Whilst a prudent insolvent practitioner should not be unduly alarmed, s114 of the Bill inserts a new section 80B into the Pensions Act 2004 which gives the Pensions Regulator (tPR) power to issue insolvency practitioners with a fine of up to £1 million.

A significant amount, and payable personally! Continue Reading

How do you manage property portfolio costs?

Retail remains a challenging market but there are a number of ways retailers can proactively manage their property portfolio costs to address those challenges.

In our video partners Prew Lumley and John Alderton consider practical options for tenants when negotiating with landlords, including recent trends with Company Voluntary Arrangements.

Thinking smart and being proactive may help avoid financial pressure.

Watch the full video on our website.

No Right, No Power, No Claim: Anti-Assignment Provision Voids Claim Trader’s Proof of Claim

Road Stop Sign

On September 11, 2019, the Delaware district court affirmed the bankruptcy court’s decision to expunge a proof of claim filed by a claims trader in the Woodbridge Group of Companies, LLC bankruptcy case.  The court’s holding was based on three primary legal conclusions:  (1) the anti‑assignment provisions in the underlying loan agreements and promissory notes were enforceable under Delaware law; (2) the debtors’ pre-petition breach of the loan agreements did not bar the debtors from relying on the anti-assignment provisions; and (3) the Uniform Commercial Code (“UCC”) did not render the anti-assignment provisions unenforceable.  This decision could have a major impact on the claims trading business and should be closely examined and analyzed by claims traders.

I.  Background

Prior to the petition date, the debtors executed three promissory notes and loan agreements in favor of Elissa and Joseph Berlinger, each of which contained anti-assignment provisions.  Specifically, the provisions held that none of the documents could be assigned without the debtors’ written consent and that any assignment without the debtors’ consent would be null and void.  Approximately two months after the debtors filed their voluntary petitions, Contrarian Funds, LLC (“Contrarian”) purchased the notes and loan agreements, executed a transfer of claim agreement and filed a transfer notice in the bankruptcy cases.  Approximately two weeks later, Contrarian filed a proof of claim in the amount of the outstanding notes.  Soon thereafter, the debtors filed an objection to Contrarian’s claim, which was sustained by the bankruptcy court without prejudice to the right of the Berlingers to file a proof of claim related to the notes.  Contrarian timely appealed the decision to the district court.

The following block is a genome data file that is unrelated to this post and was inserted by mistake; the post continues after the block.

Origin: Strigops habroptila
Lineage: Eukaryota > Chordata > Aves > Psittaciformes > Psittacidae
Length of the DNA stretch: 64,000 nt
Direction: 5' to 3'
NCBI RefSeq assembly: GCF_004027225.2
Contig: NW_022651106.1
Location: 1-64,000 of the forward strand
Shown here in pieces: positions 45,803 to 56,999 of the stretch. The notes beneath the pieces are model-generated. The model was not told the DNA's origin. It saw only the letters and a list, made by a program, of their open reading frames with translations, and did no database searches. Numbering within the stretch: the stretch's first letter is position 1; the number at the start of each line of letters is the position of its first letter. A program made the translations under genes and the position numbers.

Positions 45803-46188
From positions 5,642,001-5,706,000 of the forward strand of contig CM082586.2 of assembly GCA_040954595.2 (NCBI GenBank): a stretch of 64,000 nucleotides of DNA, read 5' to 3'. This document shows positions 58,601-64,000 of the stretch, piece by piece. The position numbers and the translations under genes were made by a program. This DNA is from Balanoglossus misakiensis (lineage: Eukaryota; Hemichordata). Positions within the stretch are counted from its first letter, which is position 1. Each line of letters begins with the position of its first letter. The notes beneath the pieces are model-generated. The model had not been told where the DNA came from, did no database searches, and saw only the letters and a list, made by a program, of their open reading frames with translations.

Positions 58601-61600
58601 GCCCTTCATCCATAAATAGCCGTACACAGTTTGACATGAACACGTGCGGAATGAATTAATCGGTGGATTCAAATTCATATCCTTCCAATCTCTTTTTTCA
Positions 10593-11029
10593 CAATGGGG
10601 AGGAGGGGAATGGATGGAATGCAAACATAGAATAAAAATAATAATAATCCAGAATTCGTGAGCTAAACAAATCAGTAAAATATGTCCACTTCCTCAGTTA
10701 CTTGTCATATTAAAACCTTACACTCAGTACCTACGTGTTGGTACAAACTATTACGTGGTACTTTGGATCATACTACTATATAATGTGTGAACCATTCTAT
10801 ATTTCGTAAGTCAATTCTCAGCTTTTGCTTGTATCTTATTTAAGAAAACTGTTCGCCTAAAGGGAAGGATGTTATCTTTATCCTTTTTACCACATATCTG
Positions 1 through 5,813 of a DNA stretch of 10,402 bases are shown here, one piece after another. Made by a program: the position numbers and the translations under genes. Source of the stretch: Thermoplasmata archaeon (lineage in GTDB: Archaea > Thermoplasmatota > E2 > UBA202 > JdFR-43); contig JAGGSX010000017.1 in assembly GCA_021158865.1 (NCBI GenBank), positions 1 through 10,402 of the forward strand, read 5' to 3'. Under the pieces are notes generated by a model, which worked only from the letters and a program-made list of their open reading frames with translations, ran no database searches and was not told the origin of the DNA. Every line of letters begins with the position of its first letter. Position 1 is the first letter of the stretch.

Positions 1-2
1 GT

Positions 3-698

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Thomas Cook – the financial impact of failure beyond the holidaymakers

Since the news of Thomas Cook’s demise a lot of focus has been on its travel customers. But beyond repatriating stranded holiday makers, the impact of large scale insolvencies such as Thomas Cook, Carillion and British Steel can be far reaching.

Those relying on the likes of Thomas Cook for business may also face financial distress as the impact of its insolvency ripples down the supply chain.  Potentially impacting suppliers of goods and services, those who relied on Thomas Cook’s business outside of the UK, employees and landlords.

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The court confirms that landlords have the right to forfeit a lease if its tenant enters a CVA. What practical impact does this have on landlord claims?

Can a CVA bind a landlord in respect of future rents? Is the landlord a creditor in respect of future rent? What about the right to forfeit; can a CVA modify that right? Is compromising rent under a CVA automatically unfair to landlords when other trade creditors are paid in full?

These were some of the points considered by the Court in determining whether the Debenhams’ CVA (which had been challenged by landlords) should fail.

One point of particular interest is whether reducing rents below market value in a CVA is automatically unfair to landlords?

We consider the answer to these questions and the implication for (i) landlords; (ii) corporates considering a CVA and (iii) practitioners following the ruling in the Debenhams case last week.

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What caused the collapse of Thomas Cook?

Thomas Cook is the latest holiday company and high street retailer to hit the headlines with its collapse into liquidation. It comes at a huge cost to the Government and Civil Aviation Authority who bear the cost of repatriating an estimated 150,000 holidaymakers. In addition, over 22,000 worldwide jobs are now at risk and there is highly likely to be a knock-on effect for companies that have been suppliers to Thomas Cook and quite possibly into Thomas Cook’s non-UK operations.

Was its failure caused by failing to adapt to change?